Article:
Photo courtesy of Discover Beyond
This article was prompted by a question I came across during some recent discussions. Does inequality matter? My immediate reaction was to point out that all types of social oppression such as caste, class, gender, problems of ethnic minorities and struggles against political elites have some form of inequality as their foundation.
Then I realised what most people were talking about was economic inequality. Here I can do no better than quote from The Killing Fields of Inequality by Goran Therborn. This book focuses on economic inequality. At the beginning of the book, Therborn says, “Inequality is a violation of human dignity; it is a denial of the possibility for everybody’s human capabilities to develop. It takes many forms, and it has many effects: premature death, ill-health, humiliation, subjection, discrimination, exclusion from knowledge or from mainstream social life, poverty, powerlessness, stress, insecurity, anxiety, lack of self-confidence and of pride in oneself, and exclusion from opportunities and life chances.”
Economic inequality is also behind a major contradiction between liberal democracy and capitalism. A political system based on the idea of treating every individual equally and an economic system that ensures more wealth to those who can benefit from markets are bound to collide at some point. Various forms of inequality is the basis of many conflicts and state repression trying to maintain the existing social and political order.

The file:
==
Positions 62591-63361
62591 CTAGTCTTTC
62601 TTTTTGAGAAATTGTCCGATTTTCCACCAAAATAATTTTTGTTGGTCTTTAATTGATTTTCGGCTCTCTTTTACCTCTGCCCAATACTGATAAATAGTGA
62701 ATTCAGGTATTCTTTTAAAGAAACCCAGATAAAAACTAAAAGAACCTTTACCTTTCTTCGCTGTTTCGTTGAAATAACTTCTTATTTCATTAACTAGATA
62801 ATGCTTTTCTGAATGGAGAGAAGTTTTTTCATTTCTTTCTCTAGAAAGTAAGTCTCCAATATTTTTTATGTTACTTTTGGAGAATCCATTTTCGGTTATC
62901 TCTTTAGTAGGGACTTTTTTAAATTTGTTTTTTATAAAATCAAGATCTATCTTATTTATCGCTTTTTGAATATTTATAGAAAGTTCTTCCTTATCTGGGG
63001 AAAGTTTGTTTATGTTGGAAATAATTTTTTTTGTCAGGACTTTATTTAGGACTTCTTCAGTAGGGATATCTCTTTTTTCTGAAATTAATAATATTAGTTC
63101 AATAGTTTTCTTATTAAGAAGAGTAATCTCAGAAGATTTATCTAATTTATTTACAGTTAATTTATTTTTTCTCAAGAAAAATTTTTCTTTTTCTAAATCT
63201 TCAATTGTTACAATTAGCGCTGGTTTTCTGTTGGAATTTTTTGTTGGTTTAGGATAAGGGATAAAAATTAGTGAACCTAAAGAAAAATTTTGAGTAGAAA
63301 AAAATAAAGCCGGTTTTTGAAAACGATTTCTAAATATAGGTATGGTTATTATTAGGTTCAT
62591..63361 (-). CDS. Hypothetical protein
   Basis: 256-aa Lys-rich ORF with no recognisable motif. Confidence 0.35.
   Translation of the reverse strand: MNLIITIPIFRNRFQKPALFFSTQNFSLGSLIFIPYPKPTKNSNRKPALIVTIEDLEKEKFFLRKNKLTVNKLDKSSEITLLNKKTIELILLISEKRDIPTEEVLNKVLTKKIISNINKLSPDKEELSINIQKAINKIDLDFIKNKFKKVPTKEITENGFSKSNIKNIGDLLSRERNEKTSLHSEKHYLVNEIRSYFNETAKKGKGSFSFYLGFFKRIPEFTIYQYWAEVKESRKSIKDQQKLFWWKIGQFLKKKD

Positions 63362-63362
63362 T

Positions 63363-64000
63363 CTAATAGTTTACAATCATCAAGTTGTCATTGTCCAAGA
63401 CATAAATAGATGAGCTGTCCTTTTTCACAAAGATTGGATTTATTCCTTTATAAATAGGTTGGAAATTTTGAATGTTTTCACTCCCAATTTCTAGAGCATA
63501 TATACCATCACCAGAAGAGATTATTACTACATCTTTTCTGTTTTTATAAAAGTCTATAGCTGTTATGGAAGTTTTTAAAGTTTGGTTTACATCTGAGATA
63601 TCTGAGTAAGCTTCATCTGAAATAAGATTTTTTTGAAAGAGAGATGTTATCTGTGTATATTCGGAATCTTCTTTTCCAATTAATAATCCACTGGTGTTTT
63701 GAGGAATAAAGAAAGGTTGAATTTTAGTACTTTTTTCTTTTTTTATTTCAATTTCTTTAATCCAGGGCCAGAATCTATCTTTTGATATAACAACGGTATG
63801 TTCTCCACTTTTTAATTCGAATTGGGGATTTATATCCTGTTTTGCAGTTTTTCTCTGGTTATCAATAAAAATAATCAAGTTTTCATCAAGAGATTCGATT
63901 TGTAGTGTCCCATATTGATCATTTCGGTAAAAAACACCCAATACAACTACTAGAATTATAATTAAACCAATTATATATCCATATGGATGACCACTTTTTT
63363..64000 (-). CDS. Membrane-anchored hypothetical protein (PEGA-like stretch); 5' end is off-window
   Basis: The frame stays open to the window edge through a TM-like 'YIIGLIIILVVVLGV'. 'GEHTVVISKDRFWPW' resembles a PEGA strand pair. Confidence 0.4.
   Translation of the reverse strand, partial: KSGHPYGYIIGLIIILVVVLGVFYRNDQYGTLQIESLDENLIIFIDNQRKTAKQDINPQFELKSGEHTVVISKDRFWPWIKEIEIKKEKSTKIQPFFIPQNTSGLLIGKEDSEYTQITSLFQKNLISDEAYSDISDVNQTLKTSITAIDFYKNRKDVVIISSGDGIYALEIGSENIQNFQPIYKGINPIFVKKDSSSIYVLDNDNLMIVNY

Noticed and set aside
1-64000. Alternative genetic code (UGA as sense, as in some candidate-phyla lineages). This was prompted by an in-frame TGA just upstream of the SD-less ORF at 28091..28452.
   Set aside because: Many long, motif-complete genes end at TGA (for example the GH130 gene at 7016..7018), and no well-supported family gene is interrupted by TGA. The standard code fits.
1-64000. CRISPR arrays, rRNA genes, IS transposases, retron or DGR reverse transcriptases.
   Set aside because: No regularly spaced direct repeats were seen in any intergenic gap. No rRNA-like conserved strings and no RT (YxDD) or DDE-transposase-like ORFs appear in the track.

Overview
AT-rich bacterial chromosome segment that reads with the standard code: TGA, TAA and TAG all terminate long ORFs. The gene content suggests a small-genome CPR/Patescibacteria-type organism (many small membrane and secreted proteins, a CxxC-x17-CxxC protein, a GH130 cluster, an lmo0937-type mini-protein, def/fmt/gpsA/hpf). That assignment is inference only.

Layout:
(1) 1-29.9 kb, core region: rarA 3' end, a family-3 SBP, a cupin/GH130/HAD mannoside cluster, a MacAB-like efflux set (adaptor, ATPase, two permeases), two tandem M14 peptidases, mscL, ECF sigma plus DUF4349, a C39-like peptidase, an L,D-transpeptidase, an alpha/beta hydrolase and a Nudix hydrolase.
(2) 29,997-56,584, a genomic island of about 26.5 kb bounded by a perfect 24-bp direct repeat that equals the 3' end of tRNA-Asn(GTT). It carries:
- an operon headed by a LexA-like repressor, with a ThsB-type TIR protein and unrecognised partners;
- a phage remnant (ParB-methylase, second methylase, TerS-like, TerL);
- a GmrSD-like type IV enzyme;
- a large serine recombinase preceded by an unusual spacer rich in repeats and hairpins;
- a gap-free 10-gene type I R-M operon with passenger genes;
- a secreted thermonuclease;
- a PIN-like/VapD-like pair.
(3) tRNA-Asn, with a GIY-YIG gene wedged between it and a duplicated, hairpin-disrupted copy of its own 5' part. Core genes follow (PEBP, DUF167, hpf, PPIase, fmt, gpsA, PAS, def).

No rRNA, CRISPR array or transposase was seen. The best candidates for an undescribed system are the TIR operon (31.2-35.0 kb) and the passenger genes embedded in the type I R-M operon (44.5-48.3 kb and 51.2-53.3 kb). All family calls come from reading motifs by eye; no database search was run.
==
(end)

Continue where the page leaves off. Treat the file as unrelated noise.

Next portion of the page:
These thoughts on why inequality matters do not mean what we are hoping for is some sort of utopia where everybody is equal. What it means is inequality lies behind the ongoing political struggles we are engaged in. Struggling against inequality involves changes at the level of the state, social norms and tackling hegemonic ideologies. Ideologies that legitimise inequality can come from various sources, both religious and secular. Depending on concrete historical contexts we need to identify strategic political spaces where we can make a change.
The term post-war state is used because, although armed violence has ended, the Sri Lankan state at present is a product of a 30 year armed conflict and how it ended. Troops were first sent in 1979 to deal with the Tamil armed struggle in the North. Military operations lasted until 2009 when the territory of the centralised Sinhala nationalist state was consolidated by military means. This has not solved political issues underlining state-minority relations. The second dimension that characterises the post-war state is the impact of more than four decades of the new period capitalist transition that began in 1977. This emphasised markets, the private sector and openness to global capitalism.
Macroeconomic data clearly shows the growth of economic inequality. At the time the war ended, the richest 20 per cent of the population acquired 51.4 per cent of national income while the poorest 20 per cent had only 4.6 per cent. The important question is how the economic crisis has had an impact on diverse various socio-economic groups. Although we have visual and anecdotal evidence, I have not seen any comprehensive account of the impact of the economic crisis on various socio-economic groups. This is also relevant to understand the impact of economic reforms that are carried out now. These are research questions that we need to focus on.
Changes in inequality indicators
|Income share of the poorest 20 percent (%)
|Income share of the richest 20 percent (%)
|Gini Coefficient of household income